Top 3 Reasons Why Women CAN’T Lead


Maybe it’s time to reconsider leadership. Women represent just 5% of Fortune 500 CEOs and are only 6%of all Venture capital board representatives. It seems obvious that when it comes to leadership, maybe women just don’t have what it takes.

I have the privilege of being a speaker and trainer to leaders and CEOs across the globe, men and women alike. Well…if i’m honest…it’s mostly men. And the more I research it and collect feedback and data, the more I think I’ve landed on the top three reasons that women can’t lead. So without further ado, here they are!

Reason #1:

Women lack “leadership” qualities. It’s true! When you look up the definition of “leadership” in the Merriam-Webster dictionary, you get a person who has commanding authority or influence. Synonyms include boss, boss man, head man, helmsman, kingpin, master, higher-up, lead man, dominator, overlord, king, prince…hmm. Where are my queens in there? It doesn’t actually feel like a particularly welcoming space for a woman. While I’m making a sweeping generalization here, women biologically are more driven to collaborate, to organize, and to resolve conflict and problem-solve together, rather than as a commanding authority. While it might be easy to say well the dictionary is just a little behind and stuck in a patriarchal-bordering-on-misogynistic scope of traditional leadership, we can’t place all the faults on Webster. It’s how we as a culture have accepted the definition. Otherwise, we wouldn’t see that 91% of the top 10 leadership books from the last 10 years are written by – you guessed it – men. (White men, in case you were wondering.) Let me be clear: a lot of those books actually dive into very feminine ideas around leading collaboratively with empathy and vulnerability, and there are certain times when a leader does have to stand up, stand out, and be an authority that drives the team forward in a commanding kind of way. My point here is that men don’t make bad leaders, but women have been inherently labeled as unfit for leadership by the traditional definition. We just don’t fit the mold. It’s like asking a dolphin and a monkey to have a race up a tree – whoever wins is the best leader. Um…what if the next problem that needs solving is in the water? The more we can be conscious of the ways we define leadership, it’s my hope that we will begin to see those paradigms shift to better incorporate and honor the entire spectrum of traditional masculine and feminine qualities as equally valuable in leadership.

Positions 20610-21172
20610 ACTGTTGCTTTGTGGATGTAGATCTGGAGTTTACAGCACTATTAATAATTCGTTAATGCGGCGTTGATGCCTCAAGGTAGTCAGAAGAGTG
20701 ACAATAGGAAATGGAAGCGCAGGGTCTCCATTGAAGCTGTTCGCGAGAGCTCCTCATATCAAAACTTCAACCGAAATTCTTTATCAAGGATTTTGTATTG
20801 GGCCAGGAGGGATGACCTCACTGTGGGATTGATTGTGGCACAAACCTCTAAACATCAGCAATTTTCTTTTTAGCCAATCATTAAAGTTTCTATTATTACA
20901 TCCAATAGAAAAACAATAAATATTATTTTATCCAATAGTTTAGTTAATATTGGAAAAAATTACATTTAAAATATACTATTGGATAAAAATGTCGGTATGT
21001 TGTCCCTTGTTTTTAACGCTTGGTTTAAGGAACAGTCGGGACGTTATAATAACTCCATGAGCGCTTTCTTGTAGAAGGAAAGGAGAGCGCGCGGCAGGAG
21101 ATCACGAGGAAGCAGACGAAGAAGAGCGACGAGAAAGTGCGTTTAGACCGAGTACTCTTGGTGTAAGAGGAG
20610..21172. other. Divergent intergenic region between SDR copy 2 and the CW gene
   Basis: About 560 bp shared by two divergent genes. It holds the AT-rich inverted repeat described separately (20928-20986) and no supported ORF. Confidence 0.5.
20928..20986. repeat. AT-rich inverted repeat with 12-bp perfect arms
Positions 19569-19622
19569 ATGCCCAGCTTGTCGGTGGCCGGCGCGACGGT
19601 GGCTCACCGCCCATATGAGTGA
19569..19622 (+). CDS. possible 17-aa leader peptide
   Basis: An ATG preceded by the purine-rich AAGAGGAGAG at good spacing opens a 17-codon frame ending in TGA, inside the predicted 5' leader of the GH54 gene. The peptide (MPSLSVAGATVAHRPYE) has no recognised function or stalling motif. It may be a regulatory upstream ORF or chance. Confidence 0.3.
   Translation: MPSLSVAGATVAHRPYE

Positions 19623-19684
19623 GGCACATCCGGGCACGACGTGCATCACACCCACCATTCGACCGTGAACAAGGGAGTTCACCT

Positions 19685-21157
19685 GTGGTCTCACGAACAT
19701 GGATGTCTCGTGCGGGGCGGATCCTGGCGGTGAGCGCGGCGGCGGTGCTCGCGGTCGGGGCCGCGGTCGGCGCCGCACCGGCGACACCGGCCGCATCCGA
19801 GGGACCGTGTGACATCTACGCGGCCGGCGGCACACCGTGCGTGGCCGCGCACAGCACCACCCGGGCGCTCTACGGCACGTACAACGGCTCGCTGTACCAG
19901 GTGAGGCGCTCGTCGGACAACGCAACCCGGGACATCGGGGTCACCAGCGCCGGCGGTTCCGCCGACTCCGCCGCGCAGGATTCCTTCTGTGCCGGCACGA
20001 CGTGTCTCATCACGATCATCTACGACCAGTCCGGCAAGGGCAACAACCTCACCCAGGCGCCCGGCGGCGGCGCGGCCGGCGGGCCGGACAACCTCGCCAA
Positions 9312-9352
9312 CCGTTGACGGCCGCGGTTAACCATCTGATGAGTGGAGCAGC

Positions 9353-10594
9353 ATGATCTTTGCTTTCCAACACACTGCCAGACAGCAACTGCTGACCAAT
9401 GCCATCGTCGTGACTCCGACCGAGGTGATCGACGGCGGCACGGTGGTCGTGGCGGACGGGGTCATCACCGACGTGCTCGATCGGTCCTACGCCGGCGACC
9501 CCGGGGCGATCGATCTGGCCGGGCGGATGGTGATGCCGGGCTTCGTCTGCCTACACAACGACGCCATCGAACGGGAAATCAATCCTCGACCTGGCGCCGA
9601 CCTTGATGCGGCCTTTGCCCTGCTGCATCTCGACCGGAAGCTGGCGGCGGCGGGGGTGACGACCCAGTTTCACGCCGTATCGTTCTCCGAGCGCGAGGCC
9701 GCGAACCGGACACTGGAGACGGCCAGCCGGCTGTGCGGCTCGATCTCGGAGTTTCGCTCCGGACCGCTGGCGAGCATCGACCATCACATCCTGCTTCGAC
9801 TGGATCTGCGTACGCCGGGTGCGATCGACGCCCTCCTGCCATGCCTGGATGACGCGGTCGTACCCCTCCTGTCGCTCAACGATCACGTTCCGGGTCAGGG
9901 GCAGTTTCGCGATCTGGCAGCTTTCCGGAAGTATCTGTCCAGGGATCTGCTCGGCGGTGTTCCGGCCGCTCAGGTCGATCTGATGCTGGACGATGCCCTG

Reason #2:

Women spend too much time and focus on the home and their families. Uh…no. Look at the amount of time we spend doing other work. For men and women who both worked outside the home, there was a 37% difference in how much time women spent doing unpaid work – that’s the equivalent of 95% more 8 hour work days per year – unpaid. Add to this the wage gap of earning only 79 cents to a man’s dollar in paid work, and the difference becomes glaring. You know what? I agree! Women DO spend too much time and focus on the home and family, but that’s not resolved by keeping them out of leadership positions. That’s resolved by having partners step up more at home and having businesses honor and respect paid family leave for all genders.

Reason #3:

Women are too hormonal and too emotional. True, we do have hormones and emotions. What’s false is that men don’t. Men have a daily cycle of testosterone that’s incredibly sensitive to stress, and scientific studies have found that testosterone has been linked to financial risk-taking behaviors, something I’d suggest is pretty important to control if you’re in a position of leadership. Look men, I’m not saying you can’t control your testosterone surges, but if that’s the argument we’re going to use for why women can’t lead, we just want to level the planes a little bit.

So there it is – the top three reasons why women can’t lead. In case I wasn’t clear, I don’t think the issue is actually with women. Women can make exceptional leaders. Maybe it’s time we stop blaming women and instead turn our attention to redefining the systems and structures and even the very word leadership to be more inclusive for all genders. From there, I’m pretty sure we’ll see the very best of all genders emerge in leadership spaces.